On Tuesday, February 14, 2023, at 11.30am Joseph Gallivan interviews artist Heléna Dupre (PRONOUNCED he-LAY-na doo-PREE) Thompson about her photography show called Unintentional Spectacles, which is on now at LAURA VINCENT DESIGN & GALLERY until February 25. Thompson takes extreme close-up photos of the scuffed, many layered paint of Portland skate parks, and of weathered posters and flyers on wooden utility poles. She talks about the idea of making an abstract painting with a photograph, when to intervene in the subject matter, and being a former skateboarder trying not to get in the way of current skateboarders.
This interview was recorded on Feb. 9, 2023, using a Zoom HN2 recorder and engineered by KBOO volunteer Ray Bodwell. https://kboo.fm/blog/55224
FROM THE PRESS RELEASE:
HELÉNA DUPRE THOMPSON
LAURA VINCENT DESIGN & GALLERY
2 - 25 FEBRUARY 2023
My upbringing in an industrial city (Providence, RI) and career as a firefighter have had a great impact on how I value and perceive my surroundings. My work looks at the archeology of mark making, history, and the detritus of contemporary civilization. It centers around the spectacles that manifest when human made objects and materials transform as a result of time, action, and forces of nature. Sometimes apocalyptic and sometimes optimistic, these images reflect the mood and state of the environment they are taken from.
With photography, the human brain often wants to know the subject in a photograph. My artistic intent is not to document or tell a story of my subjects. Instead, it is to distill the converging factors of action, time, nature and material transformation, into an image that contains the rich history and energy of the original subject, but that stands unbound from practical understanding of its origin.
The Unintentional Spectacles exhibit involves two long term, ongoing studies (Bridge City Diary, One Eighty Compulsion).
Bridge City Diary
A seven-year ongoing study, Bridge City Diary examines Portland’s street utility poles. These poles serve as sounding boards for community to advertise bands, art gatherings, and laborer services. They’ve been utilized to advocate for affordable housing and equity. They absorb the forces of nature and the physical expressions of Portland’s population-scribbling, ripping, torching, spitting, etc. In addition, efforts to “clean up” the utility poles often add to the constant change and tension of these communal canvases.
One Eighty Compulsion
A “One Eighty” is a term used in skateboarding where you spin on a skateboard one hundred and eighty degrees. As a teenager, I obsessively practiced “one eighties”, three sixties and many other skateboard maneuvers. Although I am no longer a skater, I’m still drawn to skateboarding environments. These locations give space for physical expression, communal support, and in my eyes, a type of meditation.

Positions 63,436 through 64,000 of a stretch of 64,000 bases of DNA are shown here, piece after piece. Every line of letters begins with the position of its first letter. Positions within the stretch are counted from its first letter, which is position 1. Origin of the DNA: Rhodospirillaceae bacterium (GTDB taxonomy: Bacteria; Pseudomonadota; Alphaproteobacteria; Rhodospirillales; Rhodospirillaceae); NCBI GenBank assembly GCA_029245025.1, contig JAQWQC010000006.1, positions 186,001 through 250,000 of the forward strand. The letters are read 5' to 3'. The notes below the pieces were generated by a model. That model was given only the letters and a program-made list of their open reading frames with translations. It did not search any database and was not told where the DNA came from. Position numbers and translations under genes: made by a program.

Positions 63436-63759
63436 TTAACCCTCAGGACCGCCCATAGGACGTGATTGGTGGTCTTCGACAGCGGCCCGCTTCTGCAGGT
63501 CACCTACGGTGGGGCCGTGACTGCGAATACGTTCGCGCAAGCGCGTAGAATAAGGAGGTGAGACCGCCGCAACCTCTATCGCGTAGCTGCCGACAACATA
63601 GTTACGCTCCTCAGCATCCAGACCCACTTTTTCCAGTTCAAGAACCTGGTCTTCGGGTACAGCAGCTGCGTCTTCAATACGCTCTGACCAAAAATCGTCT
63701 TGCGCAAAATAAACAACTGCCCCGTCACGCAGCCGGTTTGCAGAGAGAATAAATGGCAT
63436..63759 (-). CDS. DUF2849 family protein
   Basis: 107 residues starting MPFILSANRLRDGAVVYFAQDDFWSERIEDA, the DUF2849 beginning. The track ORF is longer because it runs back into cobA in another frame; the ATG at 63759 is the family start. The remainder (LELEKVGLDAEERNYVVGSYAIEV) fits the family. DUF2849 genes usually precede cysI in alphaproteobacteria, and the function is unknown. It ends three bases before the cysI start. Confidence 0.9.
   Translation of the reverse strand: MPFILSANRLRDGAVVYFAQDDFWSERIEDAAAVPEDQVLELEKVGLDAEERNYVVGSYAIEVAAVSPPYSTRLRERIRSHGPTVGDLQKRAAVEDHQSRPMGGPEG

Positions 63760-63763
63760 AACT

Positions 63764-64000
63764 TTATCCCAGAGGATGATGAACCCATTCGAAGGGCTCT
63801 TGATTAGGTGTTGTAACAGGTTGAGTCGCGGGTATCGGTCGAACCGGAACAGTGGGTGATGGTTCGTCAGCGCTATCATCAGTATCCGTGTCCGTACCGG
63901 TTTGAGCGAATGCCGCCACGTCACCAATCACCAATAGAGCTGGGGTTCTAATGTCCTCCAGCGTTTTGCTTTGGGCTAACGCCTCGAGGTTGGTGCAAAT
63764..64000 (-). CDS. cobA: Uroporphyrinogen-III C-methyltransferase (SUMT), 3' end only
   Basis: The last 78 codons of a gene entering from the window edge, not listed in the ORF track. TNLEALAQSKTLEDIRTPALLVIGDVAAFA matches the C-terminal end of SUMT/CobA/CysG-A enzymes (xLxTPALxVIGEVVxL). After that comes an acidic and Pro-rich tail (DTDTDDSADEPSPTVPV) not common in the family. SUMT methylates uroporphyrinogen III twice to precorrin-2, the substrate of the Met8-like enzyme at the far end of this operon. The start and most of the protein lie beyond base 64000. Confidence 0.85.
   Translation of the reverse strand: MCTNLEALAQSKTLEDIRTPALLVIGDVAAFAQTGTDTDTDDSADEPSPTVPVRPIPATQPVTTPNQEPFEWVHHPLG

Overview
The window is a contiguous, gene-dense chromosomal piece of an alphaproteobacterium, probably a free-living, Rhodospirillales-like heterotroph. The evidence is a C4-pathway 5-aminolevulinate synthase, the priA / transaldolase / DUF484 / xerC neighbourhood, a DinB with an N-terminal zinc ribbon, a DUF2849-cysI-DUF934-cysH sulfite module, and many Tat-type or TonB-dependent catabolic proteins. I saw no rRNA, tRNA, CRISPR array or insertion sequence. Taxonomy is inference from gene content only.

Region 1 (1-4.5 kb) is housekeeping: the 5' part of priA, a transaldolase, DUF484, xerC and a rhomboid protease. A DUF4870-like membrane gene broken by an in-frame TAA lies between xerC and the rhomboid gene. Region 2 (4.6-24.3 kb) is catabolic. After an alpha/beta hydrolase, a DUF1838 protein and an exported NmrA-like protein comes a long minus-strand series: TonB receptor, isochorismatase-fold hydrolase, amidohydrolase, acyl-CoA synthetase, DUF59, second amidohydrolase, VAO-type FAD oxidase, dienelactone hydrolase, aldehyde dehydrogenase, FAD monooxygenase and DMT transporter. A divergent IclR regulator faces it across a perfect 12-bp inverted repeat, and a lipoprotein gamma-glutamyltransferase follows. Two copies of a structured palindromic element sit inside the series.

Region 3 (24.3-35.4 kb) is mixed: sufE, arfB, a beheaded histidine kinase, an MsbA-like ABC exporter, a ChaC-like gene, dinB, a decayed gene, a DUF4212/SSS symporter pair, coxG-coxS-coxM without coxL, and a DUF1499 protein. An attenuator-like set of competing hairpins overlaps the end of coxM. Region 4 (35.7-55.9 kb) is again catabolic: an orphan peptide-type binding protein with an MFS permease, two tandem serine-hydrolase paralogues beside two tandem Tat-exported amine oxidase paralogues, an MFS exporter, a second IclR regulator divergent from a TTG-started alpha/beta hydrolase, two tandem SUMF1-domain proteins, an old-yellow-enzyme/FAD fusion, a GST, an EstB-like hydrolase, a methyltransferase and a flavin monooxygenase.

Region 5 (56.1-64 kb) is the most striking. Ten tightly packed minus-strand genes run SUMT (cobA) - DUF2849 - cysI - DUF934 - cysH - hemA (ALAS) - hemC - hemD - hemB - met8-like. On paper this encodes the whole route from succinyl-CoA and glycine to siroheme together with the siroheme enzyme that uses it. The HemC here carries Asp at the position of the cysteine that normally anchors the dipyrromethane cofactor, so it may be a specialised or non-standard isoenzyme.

In this five-year ongoing study of skateparks in Oregon, I redirect my own passion for skateboarding. I examine it not from the deck of a skateboard but from the perspective beneath the wheels. These photographs focus on one-two inch surface areas. They portray complex patterns, generated through the actions of skaters in their pursuit of adrenalin, satisfaction, and release. These discrete manifestations are artifacts of the tension, action, and passion that is infused in the paint-covered concrete when it meets with the impulses, energy, and force of the skaters.
Heléna Dupre Thompson is a visual artist and musician based in Portland, OR. Focusing on the detritus of contemporary civilization, her visual work challenges the foundational ideas of appeal. It centers around the spectacles that manifest when human made objects and materials transform as a result of time, action, and forces of nature. Sometimes apocalyptic and sometimes optimistic, her images reflect the mood or state of the environment they are taken from.
Heléna’s upbringing in an industrial area of Providence R.I., and career as a firefighter have had a great influence on her work and her way of seeing. She spent her early years mostly focusing on music and touring the United States and Europe.
In 2002, she founded Purest Spiritual Pigs; an umbrella project that involves collaboration in multiple genres: music, performance art, visual art, and time-based art. This project has been featured on All Things Considered (MPR) and presented internationally in multiple publications. In 2014 she retired from the Minneapolis Fire Department to pursue art full time.
In 2016 she founded Surveillant, a multidisciplinary event that involved thirty artists and occupied three buildings. Until recently, Surveillant was an annual art event during the PVDFest.
Since 2017 she has focused predominantly on photography. She has been a guest lecturer at PNCA (Pacific Northwest College Of Art) and Portland State University School Of Art + Design. Her work has been featured in publications including Yield Magazine (Snite Museum Of Art), Lenscratch, and OneTwelve. She has exhibited her work throughout the US and internationally.
THE BIG WINTER ASK
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Joseph Gallivan has been a reporter since 1990. He has covered music for the London Independent, Technology for the New York Post, and arts and culture for the Portland Tribune, where he is currently a Feature Writer. He is the author of two novels, "Oi, Ref!" and "England All Over" which are available on Amazon.com